Charter’s Henshaw Sees ‘Insight + Action’ As Key To The Future

In most companies, the creation and management of an end-to-end digital platform happens in one part of the marketing organization while a different group figures out how to act on the intelligence the platform produces. But at Charter Communications, which last month acquired Time Warner Cable, Jeff Henshaw has a foot in both worlds.

Charter’s Henshaw Sees ‘Insight + Action’ As Key To The Future

Building an end-to-end digital platform that enables personalized, cross-channel customer interactions is marketers’ Holy Grail. In most companies, the creation and management of that system happens in one part of the marketing organization while a different group figures out how to act on the intelligence the platform produces.

But at Charter Communications, which late last month acquired Time Warner Cable, Jeff Henshaw, senior director of digital analytics and campaign marketing, has a foot in both worlds.

“In the past we used to simply kick information over the fence to marketers and say, ‘Look at this neat insight!’ And it was up to them to figure out what to do with it—how to put it into the marketing engine in order to pull the right levers on the customer experience,” said Henshaw, in an interview with “Now we’re taking that a step further to figure out how to package this deep level of customer insight into consumable, bite-size pieces that we can integrate into the platforms that drive our marketing efforts.”

Creating a compelling, one-on-one experience is no easy task. And the industry itself is not known for its rave customer reviews. But by understanding individual customers and better targeting digital content and offers to them, Henshaw, previously director of Web analytics and business intelligence, wants to set a new tone, thereby improving engagement and revenues. The company replaced its disparate analytics, targeting, and audience management systems with a single platform that will serve as a foundation for omnichannel customization in the future. talked to Henshaw about the benefits of uniting insight and action, the challenges of integrating analytics with storytelling, the keys to wrangling customer data, and the emerging technologies he has his eye on. Why was this role of combining Web analytics and campaign marketing created?

Henshaw: We’ve been doubling down on digital and needed a strong analytics function to inform the business, road maps, and personalization. This positions us to bridge the gap between insights and execution.

It also means working across swim lanes to understand the digital marketer’s campaign and targeting strategies and how that dovetails into data-driven execution platforms. Essentially, we attempt to design analytics solutions that both inform and, more importantly, serve as a conduit into our personalization platforms. What did you anticipate the biggest challenges and opportunities of this position would be?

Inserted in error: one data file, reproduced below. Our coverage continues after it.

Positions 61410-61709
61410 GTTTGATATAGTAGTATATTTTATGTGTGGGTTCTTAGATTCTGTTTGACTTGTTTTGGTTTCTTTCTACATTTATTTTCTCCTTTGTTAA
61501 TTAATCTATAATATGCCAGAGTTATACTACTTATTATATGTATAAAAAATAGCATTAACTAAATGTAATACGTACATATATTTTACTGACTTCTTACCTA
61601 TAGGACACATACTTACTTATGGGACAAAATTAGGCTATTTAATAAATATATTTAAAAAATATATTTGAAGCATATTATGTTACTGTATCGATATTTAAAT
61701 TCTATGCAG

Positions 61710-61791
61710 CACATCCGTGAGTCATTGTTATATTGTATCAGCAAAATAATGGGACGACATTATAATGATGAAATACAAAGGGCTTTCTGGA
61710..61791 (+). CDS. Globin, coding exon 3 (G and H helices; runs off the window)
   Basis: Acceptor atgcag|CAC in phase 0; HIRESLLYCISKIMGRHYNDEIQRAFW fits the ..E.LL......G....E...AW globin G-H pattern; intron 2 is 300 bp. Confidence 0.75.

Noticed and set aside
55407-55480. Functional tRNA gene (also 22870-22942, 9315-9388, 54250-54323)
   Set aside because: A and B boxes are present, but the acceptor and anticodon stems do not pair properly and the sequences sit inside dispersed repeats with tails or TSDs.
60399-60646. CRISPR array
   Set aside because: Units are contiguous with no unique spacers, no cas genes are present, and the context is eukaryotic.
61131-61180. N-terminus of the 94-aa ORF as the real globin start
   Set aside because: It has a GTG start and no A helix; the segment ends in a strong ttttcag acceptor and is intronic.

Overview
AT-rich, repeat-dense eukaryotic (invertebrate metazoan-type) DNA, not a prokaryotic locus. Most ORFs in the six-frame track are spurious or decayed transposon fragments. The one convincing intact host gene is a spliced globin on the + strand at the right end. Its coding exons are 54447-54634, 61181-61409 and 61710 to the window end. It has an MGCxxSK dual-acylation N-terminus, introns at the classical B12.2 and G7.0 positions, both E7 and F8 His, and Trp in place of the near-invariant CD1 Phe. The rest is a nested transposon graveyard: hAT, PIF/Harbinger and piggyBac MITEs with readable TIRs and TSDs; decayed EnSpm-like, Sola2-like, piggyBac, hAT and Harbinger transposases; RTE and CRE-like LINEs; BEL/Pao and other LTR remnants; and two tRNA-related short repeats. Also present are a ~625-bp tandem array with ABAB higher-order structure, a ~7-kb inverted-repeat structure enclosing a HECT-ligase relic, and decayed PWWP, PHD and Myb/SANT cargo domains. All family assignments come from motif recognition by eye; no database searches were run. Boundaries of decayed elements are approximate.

Henshaw: Much of it is about delivering analytics platforms that drive personalization. In the past, analytics functions were focused on providing insights to marketers—and the work stopped there. That’s important, but in todays’ world of trying to deliver pertinent content, insights alone are not enough. Accuracy and relevancy in targeting requires bridging the gap between insights and the digital experience. How difficult is it to connect those dots?

Henshaw: It’s challenging. Our approach has been to build what I call a ‘marketing intelligence hub’ that informs campaign marketing and personalization platforms. The marketing intelligence hub enables rich analysis and modeling and, in effect, becomes a data-enrichment layer. That enriched data is now delivered into the campaign marketing and personalization platforms to enable more robust targeting. Where does personalization fall in terms of marketing priorities right now?

Henshaw: The digital experience is top-of-mind. I would go one step further than digital and say the overall customer experience and cohesive cross-channel experience is a top priority. But sticking with digital for a second, personalization is a big part of our overarching digital strategy. There are lots of different ways to personalize. Cracking the code on personalizing the right content at the right time and delivering a unified message across channels is the key. Your industry is not typically known for great customer experience. Can personalization improve customer sentiment?

Henshaw: Our executives are very clear about the importance of the overall customer experience and have made it a top priority regardless of where one sits in the organization. First, there’s a recognition that we can improve. Second, there are clear objectives that enable everyone, from the execute suite to the front lines, to operate against a common service-centric agenda. We’re moving the needle, but there is more work to be done. What are your biggest data headaches?